In December our students of grades 5 to 9 visited the Bellum caves and Gandikota, (fondly called the Grand Canyon of India) exploring the caves and enhancing their interest in the Main Lesson Blocks of Minerology and Astronomy, as they got to engage in star gazing in Gandikota. We firmly believe that these outdoor experiences build a foundation of scientific curiosity, honing observational skills, and giving children a space where there is joy and fun throughout the school years.

Nature and science in Waldorf Schools

In kindergarten and first elementary years, rich, direct experiences of nature are encouraged. Children play outside in all weathers, seeing the seasons through the changing plant life (and sometimes animal). Inside the classroom, natural materials are preferred- all toys: these include wood, stone, clay, wool, cotton and silk. The commonly used dolls are also made of natural materials and have simple expressions and allow natural postures. The emphasis is on working with the materials of nature through planting and harvesting, craft work and creative play. The first years are thus years of ‘nature experience’. At about nine years of age, children begin to become more conscious of their separation from their environment. From this age, nature is studied in an imaginative (rather than analytical) way, and still in relationship to the human being. The curriculum includes blocks on farming (grade 3), Man and animal (grade 4), Plant and Earth (grade 5) and geology (grade 6). A feeling of connection to nature is aimed for, out of which a sense of responsibility can grow.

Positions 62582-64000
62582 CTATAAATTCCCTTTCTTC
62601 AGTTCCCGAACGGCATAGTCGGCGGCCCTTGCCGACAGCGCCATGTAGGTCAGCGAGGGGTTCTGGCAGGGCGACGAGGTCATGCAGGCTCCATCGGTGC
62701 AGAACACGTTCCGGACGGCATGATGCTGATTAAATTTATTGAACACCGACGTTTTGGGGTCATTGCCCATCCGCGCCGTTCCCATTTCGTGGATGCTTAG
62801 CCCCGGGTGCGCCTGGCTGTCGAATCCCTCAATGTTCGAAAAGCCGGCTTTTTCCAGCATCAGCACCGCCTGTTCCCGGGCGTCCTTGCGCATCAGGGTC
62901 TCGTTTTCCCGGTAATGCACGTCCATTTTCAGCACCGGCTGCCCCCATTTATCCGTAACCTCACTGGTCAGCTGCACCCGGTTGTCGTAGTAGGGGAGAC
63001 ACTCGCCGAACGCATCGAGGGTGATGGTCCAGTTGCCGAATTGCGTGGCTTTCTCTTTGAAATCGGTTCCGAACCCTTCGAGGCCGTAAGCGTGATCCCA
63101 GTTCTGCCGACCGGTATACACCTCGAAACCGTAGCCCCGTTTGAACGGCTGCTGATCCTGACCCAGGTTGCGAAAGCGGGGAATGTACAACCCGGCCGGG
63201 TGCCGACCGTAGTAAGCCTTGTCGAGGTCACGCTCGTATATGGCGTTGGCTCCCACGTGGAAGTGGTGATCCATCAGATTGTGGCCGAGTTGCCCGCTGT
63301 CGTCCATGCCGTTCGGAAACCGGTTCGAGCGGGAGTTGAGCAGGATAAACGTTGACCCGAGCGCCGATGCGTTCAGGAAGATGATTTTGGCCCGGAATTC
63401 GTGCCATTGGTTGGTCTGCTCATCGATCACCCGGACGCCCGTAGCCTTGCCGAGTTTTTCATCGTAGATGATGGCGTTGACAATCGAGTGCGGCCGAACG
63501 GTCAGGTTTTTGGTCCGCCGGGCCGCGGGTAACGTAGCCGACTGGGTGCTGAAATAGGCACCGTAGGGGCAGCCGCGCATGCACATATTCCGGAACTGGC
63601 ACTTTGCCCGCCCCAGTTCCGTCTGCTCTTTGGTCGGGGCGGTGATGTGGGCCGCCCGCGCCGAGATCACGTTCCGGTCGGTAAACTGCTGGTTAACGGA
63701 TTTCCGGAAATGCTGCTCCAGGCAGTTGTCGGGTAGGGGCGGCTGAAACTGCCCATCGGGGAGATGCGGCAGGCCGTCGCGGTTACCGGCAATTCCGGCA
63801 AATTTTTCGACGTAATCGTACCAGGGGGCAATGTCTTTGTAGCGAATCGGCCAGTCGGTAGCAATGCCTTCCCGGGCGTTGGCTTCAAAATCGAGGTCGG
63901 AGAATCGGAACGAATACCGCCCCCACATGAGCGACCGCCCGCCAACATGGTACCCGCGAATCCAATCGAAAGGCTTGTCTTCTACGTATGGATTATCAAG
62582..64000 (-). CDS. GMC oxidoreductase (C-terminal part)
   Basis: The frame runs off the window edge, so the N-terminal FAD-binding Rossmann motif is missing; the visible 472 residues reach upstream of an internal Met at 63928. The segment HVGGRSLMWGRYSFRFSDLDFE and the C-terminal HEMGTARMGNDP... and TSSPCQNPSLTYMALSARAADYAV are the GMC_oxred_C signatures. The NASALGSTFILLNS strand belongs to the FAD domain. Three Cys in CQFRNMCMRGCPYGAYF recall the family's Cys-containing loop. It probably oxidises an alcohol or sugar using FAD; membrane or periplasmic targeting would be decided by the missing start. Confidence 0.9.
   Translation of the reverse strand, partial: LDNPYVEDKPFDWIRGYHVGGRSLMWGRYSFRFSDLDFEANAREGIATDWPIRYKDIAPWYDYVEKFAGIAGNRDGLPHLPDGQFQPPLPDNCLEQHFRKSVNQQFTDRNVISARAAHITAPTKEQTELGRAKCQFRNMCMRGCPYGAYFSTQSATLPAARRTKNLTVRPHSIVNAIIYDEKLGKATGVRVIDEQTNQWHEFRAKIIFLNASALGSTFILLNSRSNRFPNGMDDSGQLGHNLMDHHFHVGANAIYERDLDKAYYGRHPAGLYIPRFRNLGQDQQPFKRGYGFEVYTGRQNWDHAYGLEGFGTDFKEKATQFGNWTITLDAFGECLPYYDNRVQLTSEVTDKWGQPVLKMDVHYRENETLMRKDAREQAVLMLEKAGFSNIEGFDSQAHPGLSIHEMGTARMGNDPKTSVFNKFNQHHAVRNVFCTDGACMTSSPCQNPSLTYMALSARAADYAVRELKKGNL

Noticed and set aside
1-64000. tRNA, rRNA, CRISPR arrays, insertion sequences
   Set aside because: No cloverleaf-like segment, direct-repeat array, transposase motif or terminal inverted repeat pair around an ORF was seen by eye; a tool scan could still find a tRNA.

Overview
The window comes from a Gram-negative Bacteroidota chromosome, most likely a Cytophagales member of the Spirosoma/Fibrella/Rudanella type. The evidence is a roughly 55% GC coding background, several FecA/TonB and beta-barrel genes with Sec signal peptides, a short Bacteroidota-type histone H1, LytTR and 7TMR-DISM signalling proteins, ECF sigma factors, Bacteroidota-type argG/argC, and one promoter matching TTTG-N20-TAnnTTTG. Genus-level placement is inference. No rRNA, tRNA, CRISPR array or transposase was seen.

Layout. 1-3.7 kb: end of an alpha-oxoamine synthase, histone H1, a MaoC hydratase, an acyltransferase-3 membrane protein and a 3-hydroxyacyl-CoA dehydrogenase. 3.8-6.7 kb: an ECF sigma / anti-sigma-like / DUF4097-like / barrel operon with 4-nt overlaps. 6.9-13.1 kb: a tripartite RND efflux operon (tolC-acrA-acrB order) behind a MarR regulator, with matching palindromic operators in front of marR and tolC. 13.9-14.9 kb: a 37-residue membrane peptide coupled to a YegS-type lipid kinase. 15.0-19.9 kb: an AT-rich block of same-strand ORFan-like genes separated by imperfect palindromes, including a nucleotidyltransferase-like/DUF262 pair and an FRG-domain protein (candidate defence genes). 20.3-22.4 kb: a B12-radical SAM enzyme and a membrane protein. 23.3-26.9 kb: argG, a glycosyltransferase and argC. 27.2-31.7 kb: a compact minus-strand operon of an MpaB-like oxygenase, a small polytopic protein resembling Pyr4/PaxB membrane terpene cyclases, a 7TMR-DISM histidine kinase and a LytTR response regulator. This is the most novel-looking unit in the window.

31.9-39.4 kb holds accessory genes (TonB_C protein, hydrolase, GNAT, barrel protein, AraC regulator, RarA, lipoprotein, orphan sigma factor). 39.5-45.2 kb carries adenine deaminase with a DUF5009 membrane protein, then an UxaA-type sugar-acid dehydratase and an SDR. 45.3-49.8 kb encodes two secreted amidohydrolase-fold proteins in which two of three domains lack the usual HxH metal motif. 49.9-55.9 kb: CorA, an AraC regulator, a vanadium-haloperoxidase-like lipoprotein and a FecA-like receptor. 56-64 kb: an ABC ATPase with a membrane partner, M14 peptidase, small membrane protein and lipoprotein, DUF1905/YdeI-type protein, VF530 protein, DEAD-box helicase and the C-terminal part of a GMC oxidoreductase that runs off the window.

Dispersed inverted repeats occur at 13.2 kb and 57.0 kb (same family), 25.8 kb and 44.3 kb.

In Grades 6, 7, 8- children are entering a new rational phase. An experimental approach to science is introduced, beginning with simple but systematic sensory explorations of phenomena of acoustics, light, mechanics and chemistry and progressing through ever more advanced Physics, Chemistry, Biological and Ecological studies.
Grade 6: Mineralogy, acoustics, optics, heat, natural magnetism and electricity.
Grade 7: Nutrition and hygiene, mechanics, acoustics, heat, optics, electricity and magnetism, chemistry.
Grade 8: Anatomy, hydrostatics and simple hydrodynamics, simple organic chemistry of starches, sugars and fats.

At the secondary school level (fourteen years of age and up), Waldorf schools tend to emphasize the historical origins, cultural background, and philosophical roots and consequences of scientific discoveries. By the end of their secondary school education, students are expected to have a grasp of modern science equivalent to that achieved in other schools.

In High school, the following is done:
Grade 9: Mechanics, Acoustics, Atom and molecules, Structure of atoms, Earth science – Plant and animal tissue, Diversity in living organism, Health and diseases.
Grade 10: Light and Electric Current, Acid base reactions, Metals and Nonmetals, Organic Chemistry, Periodic table, Life process, Reproduction in plants and animals, Genetic and evolution, Control and Coordination in animals.

Spending time in nature boosts health. And it’s not just for children. A 2015 study showed that people who take walks in nature report less repetitive negative thoughts. Maybe, doctors should give “nature prescriptions” to help treat high blood pressure, anxiety, depression and fear of the unknown.